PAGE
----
As citizens of hubris got distracted by the urge to build their cases and embellish their opinions with contempt for a small group of people, in the face of unfeigned political enrichment, the most important thing slipped the mind: the real cause which is the question of the state’s right to take life.
What does it matter what utang na loob means, if the public is too quick to wish execution for a fellow Filipino? What does it matter if we fight for our life and the lives of others, if life is to be treated as an object we can discard if it displeases us? What is the meaning of social contract between the state and the citizens, when despite the constant failure of the state to deliver, we feel that every good it does deserves gratitude? What does it matter if we protest against another state’s right to kill, if we have to thank our state’s decision to save a life?
There is a subtle kind of authoritarianism in our present political condition, and it operates through two interacting forces. On one hand, there is the state that refuses to deal with issues that concerns the public. As the state’s representatives, our politicians are masters at turning political discussions into sensational narratives that attack the personal. On the other hand, there are those who want to represent the people but are unable to resist the desire impose their own version of truths. Willingly or not, they undermine the virtues of plurality and freedom by silencing opposing views.
Weak as we are to the temptations of wanting to be right, our governments today, unlike their twentieth century counterparts, no longer need extraordinary creativity to devise means to control our thoughts. They rely on individuals and groups who see the value of expression as a technique to convince the public of their own versions of truth rather than a means to enlighten them.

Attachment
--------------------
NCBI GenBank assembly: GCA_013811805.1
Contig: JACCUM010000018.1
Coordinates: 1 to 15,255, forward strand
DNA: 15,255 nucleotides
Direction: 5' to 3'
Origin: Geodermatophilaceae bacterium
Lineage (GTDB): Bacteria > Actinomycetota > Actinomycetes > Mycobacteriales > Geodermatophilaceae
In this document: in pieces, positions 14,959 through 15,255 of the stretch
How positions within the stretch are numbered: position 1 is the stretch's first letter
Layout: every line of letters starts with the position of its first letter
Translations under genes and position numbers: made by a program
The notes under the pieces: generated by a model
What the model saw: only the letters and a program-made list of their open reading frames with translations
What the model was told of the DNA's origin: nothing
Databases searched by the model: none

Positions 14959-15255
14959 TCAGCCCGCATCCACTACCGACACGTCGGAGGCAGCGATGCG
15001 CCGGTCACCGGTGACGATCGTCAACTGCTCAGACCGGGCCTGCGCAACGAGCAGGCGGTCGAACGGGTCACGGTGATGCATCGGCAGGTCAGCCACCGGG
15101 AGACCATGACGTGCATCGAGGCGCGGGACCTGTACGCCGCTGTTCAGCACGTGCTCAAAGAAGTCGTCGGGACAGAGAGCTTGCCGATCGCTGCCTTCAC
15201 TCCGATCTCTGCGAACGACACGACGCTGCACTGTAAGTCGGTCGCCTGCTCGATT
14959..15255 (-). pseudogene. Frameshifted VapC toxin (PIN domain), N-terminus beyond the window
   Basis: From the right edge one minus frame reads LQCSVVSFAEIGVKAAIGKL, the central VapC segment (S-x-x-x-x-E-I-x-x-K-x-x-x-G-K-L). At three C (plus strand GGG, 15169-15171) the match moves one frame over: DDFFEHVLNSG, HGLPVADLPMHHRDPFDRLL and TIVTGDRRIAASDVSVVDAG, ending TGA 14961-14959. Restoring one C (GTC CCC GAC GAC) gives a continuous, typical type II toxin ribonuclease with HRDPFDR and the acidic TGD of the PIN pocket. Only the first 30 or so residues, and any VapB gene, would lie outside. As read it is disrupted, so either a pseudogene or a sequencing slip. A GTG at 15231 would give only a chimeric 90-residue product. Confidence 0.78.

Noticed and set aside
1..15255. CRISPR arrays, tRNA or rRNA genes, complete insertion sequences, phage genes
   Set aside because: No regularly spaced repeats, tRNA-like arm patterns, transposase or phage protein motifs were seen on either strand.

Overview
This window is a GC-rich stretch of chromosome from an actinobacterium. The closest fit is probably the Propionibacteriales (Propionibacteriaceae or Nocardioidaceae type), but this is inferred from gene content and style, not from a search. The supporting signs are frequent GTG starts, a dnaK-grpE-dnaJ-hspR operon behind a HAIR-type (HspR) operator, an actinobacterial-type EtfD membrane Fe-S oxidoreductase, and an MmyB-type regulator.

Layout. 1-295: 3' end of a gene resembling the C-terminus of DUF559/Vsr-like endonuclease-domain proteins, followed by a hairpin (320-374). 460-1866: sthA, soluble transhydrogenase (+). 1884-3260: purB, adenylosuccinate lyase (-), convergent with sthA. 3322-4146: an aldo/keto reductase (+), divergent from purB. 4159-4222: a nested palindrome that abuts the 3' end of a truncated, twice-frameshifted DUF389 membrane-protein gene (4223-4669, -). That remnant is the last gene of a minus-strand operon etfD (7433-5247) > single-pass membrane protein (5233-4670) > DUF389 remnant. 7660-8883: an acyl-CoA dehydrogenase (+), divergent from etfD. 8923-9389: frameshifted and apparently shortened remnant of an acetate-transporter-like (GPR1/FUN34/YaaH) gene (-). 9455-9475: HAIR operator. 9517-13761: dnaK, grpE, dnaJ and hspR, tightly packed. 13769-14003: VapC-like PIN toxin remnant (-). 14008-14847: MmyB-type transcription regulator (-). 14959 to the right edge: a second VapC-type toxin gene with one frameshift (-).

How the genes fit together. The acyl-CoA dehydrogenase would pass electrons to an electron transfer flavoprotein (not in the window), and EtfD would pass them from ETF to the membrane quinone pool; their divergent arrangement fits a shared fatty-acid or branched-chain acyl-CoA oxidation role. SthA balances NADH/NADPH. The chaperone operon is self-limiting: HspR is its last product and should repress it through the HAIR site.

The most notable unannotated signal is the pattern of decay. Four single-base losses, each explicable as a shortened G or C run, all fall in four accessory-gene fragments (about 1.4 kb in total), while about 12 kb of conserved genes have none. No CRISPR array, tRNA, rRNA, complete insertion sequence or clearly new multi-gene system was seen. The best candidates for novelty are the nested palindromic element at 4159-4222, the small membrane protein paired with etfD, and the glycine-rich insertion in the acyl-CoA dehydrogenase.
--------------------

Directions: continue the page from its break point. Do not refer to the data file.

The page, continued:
In turn, these people bombard the mass with opinions and declarations so limitless that they themselves become distractions for those who wish to think and reserve judgments for later.
While they open new venues for discourse, they also fall prey to the power of the state. Because they claim authority to what we should know, we give ourselves up to their authority and tag along. The state’s new strategy in an era where there is nothing anymore to mask is a politics of distraction that rides along the tides of our exchanges. In the comfort of their thrones, our politicians watch and laugh as we destroy our nation.
Hope for a nation of feelings
Power belongs to the people, and it is from the people where those with power derive it. Yes, Filipinos can be quite dramatic. This does not however mean that we always have to let our emotional fury dictate our judgments. Let us not forget what we learned from history: contemplative thinking is an indispensible weapon against tyranny.
Our government thrives in our distracted hearts and minds. What we need is a kind of politics that refuses to react in haste but desires to engage. Perhaps, instead of utang na loob, the virtue that we should be discussing now is pagtitimpi. While this had rendered Filipinos into helpless suffering centuries and decades ago, self-control might be today’s precondition to questioning the system that abuses us.
This is not a call for passivity. It is an extraordinary expression of bravery and unconditional love for the country through patient contemplation. For it might be that what we see as neglect for our surroundings might be a quiet act of resistance against the speed of things, against those who endeavor to stop us from truly participating. This virtue will keep us sufficiently excited about the future, and away from cynical stagnation.
The currents of distraction are strong. Yet they cannot stop us from creating possibilities for our political salvation. At this point, it is not just about saving Mary Jane, but also ourselves. – Rappler.com
The author is currently pursuing a PhD in Politics and International Relations at Osaka University.